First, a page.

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Editorial blog

How to market your small business at a craft fair

25 Oct 2019

Andrew Dark, director and co-owner of branding and printwear specialist Custom Planet, has five handy tips that will help you to get your business noticed.

Attending craft fairs is a great way to get your business in front of lots of potential customers at once — but as you’ll be competing against many other vendors, you’ll need to make sure your branding stands out.

Wondering how you can make your stall stand out among the hundreds of others at a craft fair? The secret is good branding. In this article, I’ll be sharing a few ideas that will help you to create a beautifully branded stall that will entice customers, as well some marketing tips for securing repeat business after the fair is over.

Make your stall stand out

You only have a few seconds to grab the attention of passing customers, so make sure your stall is beautifully designed and arranged in a way that is consistent with the rest of your branding. Your stall design should use your brand colours and fonts: for instance, cool neutrals for a trendy modern brand, or a more eclectic, chintzy set up for a vintage-inspired feel. And, don’t overlook the little details, like price tags — everything needs to tie in with the look you’re trying to create.

You’ll also need a large, eye-catching sign, positioned somewhere that shoppers will see it. This needs to feature your logo and signature font to unify your branding. You could even include a photograph or two of you at work on your creations, so people realise that you’re the maker of all your products.

Add personality and decoration

You can even add a few props and accessories to help showcase your products and add personality to your stall. For instance, if you sell jewellery, you could hang necklaces off a vintage candlestick, or place them inside vintage jewellery boxes. If your branding is modern, you could mount your creations on a cork pinboard and decorate your table with a couple of glass jars filled with fairy lights. As long as the objects you choose match the overall aesthetic of your brand, it should help to entice your target customers over to your stall.

Be careful not to go overboard with your props, however. It should be immediately clear to anyone who approaches your stall what sort of products you offer. So, don’t load up on so many decorative knick-knacks that customers won’t be able to make out the stuff that’s actually for sale.

Wear your brand

Every interaction with a potential customer is a chance to make a sale, build relationships, and promote your services to capture repeat custom. Wearing branded clothing is another opportunity to promote your business during face-to-face interactions, and it can set your craft business apart from the other stalls at the fair, especially if many other attendees are amateur hobbyists rather than small businesses. And, if you work with a business partner or employee, it will help to create a cohesive look.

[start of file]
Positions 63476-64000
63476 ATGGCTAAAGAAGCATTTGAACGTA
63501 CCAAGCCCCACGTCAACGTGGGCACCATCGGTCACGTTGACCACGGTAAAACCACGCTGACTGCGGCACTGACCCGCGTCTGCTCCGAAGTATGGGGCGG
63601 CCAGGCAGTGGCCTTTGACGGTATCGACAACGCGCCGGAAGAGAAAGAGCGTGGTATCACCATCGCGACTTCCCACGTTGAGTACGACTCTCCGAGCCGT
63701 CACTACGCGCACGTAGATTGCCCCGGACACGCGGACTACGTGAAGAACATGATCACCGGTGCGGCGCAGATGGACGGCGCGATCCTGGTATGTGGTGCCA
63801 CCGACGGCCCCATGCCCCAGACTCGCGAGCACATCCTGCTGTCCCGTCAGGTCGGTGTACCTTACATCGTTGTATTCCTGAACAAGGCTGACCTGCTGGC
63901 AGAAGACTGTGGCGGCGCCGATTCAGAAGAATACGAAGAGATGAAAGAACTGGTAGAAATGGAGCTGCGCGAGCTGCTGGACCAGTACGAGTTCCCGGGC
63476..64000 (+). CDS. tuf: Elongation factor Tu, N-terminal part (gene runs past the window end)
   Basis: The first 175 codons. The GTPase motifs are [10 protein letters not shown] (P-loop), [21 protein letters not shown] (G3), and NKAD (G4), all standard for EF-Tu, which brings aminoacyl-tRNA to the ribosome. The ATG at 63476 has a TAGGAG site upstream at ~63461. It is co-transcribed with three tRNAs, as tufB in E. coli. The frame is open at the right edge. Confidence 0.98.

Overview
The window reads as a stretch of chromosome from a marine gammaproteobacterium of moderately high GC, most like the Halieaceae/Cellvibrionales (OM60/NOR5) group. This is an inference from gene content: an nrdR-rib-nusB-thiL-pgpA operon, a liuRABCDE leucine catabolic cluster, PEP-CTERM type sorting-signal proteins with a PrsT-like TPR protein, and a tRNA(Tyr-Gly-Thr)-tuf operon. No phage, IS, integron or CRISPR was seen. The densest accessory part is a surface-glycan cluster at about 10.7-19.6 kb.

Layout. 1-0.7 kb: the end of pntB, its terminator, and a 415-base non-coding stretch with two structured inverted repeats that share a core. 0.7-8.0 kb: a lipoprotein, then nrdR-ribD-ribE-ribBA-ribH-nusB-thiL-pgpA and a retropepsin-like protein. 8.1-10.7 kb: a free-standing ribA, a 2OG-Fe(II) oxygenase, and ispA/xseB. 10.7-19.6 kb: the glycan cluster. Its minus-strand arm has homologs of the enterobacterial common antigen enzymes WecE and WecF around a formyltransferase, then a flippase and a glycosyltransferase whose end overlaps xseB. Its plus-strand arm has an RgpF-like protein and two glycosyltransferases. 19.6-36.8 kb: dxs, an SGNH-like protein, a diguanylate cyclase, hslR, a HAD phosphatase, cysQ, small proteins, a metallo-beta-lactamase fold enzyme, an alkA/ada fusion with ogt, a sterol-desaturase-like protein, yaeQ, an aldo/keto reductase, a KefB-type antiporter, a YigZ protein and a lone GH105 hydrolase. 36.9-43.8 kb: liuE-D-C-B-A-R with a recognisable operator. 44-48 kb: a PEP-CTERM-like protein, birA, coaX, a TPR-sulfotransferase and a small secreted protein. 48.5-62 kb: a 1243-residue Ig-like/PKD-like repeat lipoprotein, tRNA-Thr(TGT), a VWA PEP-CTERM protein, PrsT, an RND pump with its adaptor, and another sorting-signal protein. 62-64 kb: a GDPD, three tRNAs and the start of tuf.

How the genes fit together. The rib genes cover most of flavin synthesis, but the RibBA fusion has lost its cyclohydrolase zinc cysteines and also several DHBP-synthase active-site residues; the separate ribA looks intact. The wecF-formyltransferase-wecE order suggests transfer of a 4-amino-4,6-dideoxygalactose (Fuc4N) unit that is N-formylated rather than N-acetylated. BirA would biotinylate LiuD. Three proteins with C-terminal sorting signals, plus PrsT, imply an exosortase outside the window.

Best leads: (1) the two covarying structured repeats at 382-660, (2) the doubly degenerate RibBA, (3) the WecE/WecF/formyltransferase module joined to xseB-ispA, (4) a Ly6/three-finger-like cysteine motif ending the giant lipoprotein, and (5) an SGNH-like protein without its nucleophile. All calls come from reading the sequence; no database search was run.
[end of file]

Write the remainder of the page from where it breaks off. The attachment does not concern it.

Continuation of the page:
So, think about getting some custom T-shirts or accessories made up with your logo and branding. If you sell clothing or accessories — like woolly hats, knitted cardigans, or handmade jewellery — then don’t forget to wear these as part of your outfit to show off your talents.

Bring marketing materials

Even if casual browsers don’t buy anything from you during the fair, there’s still a chance you’ll make a sale at a later date if they take a business card with your contact details on. So, if you don’t have a business card designed yet, be sure to get some printed before your next fair! And, make sure to place your cards in a spot near the front of your stall where people can easily pick them up.

If you do custom or bespoke work, it’s also a smart move to make up some pamphlets or leaflets which explain your services in more detail. Remember to include your social media handles on all your marketing materials so people can keep up with your business online.

Offer a few freebies

People love freebies, and offering a few promotional goodies is a great way to win over potential customers, as well as getting some more exposure for your brand. For example, you could give out free samples of a particular product, a selection of pick n’ mix sweets in a branded paper bag, or even free tote bags printed with your logo for your first 30 customers (if your budget will stretch to it).

Exactly what you give away is up to you, but whatever you decide, just be sure to include your logo and details on it somewhere. As well as attracting customers to your stall, this also means that other people at the craft fair will see your logo, giving you some extra exposure and drumming up interest in your brand.

Craft fairs can be competitive places, especially when there are hundreds of other similar businesses all vying for people’s attention. But, as long as you create an eye-catching stall that’s true to your brand, and ensure that all your marketing materials are consistently branded, you should be able to entice customers to your stall.

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